What is casting resin? -The Basics

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What is casting resin? Casting resin is a procedure of polymer casting in which a molten polymer is poured into a mould in which the mold cavity is already filled with an inert resin, that then hardens by means of solidification in the final casting. Resin casting is mostly used for small-to-medium scale manufacturing such as dentistry and industrial prototypes.

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On the other hand, it’s not uncommon to find casting resin used for large-scale casting as well, as evidenced by the number of cast vehicles on display in car lots across the US. This is because, contrary to resin casting, the mixing of resins and molten metals is done only at the time of pouring the hot resin into the mould, making it easier for the workers to get the mixture just right before pouring it into the mould. With casting resin on the other hand, all of the mixing is done just prior to pouring the molten metal into the mould.

What is casting resin?

Casting resin is quite easy to use, and there are no stringent requirements for its use compared to other forms of polymer casting. The only requirement is that the substances being cast must have a high melting point and should be made of appropriate materials in order to avoid air inclusions.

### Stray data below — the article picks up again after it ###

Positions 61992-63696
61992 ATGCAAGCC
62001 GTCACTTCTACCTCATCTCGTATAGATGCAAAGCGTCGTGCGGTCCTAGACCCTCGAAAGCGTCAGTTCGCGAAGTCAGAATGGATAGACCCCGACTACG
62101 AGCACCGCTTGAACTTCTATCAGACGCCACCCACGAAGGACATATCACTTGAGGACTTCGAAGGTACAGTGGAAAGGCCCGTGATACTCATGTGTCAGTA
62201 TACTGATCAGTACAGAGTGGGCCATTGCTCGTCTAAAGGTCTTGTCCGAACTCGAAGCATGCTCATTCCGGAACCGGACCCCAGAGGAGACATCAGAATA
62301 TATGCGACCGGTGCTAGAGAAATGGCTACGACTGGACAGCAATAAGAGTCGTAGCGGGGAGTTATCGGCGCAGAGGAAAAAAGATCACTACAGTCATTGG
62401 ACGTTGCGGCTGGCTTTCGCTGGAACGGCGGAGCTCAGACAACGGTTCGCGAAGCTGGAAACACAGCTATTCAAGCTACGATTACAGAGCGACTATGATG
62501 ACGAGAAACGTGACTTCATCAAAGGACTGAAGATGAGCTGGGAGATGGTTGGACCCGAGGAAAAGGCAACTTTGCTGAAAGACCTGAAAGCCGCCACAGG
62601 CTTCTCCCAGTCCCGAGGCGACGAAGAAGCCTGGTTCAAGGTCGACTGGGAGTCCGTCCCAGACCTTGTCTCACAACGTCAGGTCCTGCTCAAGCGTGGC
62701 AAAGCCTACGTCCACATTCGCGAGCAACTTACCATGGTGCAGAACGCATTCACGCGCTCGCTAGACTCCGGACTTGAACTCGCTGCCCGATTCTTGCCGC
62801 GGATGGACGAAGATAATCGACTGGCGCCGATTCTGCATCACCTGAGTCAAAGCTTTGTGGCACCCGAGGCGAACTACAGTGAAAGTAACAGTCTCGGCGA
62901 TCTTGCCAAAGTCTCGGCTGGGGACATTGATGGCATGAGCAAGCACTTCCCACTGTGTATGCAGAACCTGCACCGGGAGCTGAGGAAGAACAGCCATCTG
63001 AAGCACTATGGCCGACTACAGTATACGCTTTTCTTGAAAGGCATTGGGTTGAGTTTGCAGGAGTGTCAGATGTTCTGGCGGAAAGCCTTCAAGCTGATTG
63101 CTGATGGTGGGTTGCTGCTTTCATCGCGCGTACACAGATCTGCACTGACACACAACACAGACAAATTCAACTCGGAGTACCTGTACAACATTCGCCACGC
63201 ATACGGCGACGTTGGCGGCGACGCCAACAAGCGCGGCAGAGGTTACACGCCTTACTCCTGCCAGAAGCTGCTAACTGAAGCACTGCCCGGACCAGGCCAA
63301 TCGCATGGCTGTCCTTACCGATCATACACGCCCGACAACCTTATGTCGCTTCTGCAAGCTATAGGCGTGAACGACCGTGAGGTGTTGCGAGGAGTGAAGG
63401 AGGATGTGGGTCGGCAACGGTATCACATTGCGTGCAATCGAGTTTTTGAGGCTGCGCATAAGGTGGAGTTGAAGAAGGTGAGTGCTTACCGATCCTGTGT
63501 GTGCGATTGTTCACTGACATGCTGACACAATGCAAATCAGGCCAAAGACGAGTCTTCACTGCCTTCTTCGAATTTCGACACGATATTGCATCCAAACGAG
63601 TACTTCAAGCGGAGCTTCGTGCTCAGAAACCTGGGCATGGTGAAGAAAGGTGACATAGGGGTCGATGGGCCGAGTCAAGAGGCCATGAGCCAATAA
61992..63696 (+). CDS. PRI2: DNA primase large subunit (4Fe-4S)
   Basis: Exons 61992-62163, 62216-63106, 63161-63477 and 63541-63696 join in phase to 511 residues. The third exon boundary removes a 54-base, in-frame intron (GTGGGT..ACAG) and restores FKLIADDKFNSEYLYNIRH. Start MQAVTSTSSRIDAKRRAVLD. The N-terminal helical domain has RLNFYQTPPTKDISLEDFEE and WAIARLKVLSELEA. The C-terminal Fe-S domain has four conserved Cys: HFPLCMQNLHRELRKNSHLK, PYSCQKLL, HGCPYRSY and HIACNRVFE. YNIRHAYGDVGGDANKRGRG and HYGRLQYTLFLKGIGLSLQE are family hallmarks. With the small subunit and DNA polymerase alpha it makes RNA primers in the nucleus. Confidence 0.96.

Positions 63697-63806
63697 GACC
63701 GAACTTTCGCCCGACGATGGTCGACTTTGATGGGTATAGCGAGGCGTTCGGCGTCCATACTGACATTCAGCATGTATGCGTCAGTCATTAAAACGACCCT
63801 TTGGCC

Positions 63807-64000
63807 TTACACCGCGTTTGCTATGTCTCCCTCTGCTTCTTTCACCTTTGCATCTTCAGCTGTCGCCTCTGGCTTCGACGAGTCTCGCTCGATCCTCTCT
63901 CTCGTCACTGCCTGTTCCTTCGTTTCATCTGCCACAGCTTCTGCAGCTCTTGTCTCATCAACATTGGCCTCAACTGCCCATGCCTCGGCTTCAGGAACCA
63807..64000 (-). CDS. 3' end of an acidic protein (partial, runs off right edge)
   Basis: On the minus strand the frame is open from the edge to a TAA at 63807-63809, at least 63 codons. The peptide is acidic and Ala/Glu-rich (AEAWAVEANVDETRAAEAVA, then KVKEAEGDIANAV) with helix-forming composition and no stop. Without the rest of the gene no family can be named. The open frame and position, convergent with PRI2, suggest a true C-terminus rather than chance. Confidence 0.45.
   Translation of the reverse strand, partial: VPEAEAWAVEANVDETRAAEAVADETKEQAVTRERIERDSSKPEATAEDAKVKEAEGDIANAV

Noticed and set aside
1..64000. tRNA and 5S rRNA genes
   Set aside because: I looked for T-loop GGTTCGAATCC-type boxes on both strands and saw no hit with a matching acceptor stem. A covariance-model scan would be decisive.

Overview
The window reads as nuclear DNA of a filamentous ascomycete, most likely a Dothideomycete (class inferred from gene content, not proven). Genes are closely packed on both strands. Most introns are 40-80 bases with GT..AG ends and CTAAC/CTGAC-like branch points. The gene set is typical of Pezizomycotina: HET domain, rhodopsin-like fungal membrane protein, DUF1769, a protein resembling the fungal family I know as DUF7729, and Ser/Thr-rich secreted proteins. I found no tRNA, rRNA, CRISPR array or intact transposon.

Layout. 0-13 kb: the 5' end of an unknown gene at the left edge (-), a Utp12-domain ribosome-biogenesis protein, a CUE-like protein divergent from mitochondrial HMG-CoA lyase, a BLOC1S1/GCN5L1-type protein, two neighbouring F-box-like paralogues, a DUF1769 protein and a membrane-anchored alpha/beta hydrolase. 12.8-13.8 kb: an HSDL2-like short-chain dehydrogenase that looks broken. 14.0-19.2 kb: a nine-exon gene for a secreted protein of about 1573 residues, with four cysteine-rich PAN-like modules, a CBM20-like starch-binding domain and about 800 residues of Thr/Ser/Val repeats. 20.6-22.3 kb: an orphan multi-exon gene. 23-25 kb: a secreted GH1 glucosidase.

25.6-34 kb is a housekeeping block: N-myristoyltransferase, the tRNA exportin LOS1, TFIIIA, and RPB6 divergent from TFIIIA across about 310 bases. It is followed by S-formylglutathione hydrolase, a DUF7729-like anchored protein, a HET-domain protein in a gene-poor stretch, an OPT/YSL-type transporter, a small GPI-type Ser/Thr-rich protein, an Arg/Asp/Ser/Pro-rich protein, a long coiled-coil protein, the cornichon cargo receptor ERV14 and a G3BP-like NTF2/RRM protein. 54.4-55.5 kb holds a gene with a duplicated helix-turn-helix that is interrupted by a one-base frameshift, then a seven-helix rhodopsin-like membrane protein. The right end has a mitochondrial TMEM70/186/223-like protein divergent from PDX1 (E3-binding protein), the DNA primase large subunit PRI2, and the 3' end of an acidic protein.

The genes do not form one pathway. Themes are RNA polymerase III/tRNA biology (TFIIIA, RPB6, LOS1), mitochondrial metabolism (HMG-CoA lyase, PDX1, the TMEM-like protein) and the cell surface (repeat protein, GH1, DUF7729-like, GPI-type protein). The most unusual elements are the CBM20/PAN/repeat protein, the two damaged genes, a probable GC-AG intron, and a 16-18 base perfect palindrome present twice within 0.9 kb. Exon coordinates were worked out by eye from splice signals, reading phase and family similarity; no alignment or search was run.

Air inclusions are unfavorable for two reasons – they reduce the properties of the objects being cast, and they interfere with the properties of the final product once the objects are released from the moulds. To overcome air inclusions, the products are dipped into a hardener, such as sodium silicate, or boron nitride. Both of which have the properties to effectively prevent air from entering the cavity.

Aside from air bubbles, however, there are also other drawbacks associated with casting resin. Since the objects are poured into a container, there is an inherent tendency for the particles to cling to the sides of the container. Especially if there are folds in the sides of the container.

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This, coupled with the fact that some parts of the objects are transparent (since the material is translucent), allows these particles to be seen when the objects are injected into molds.


Categories: Resin


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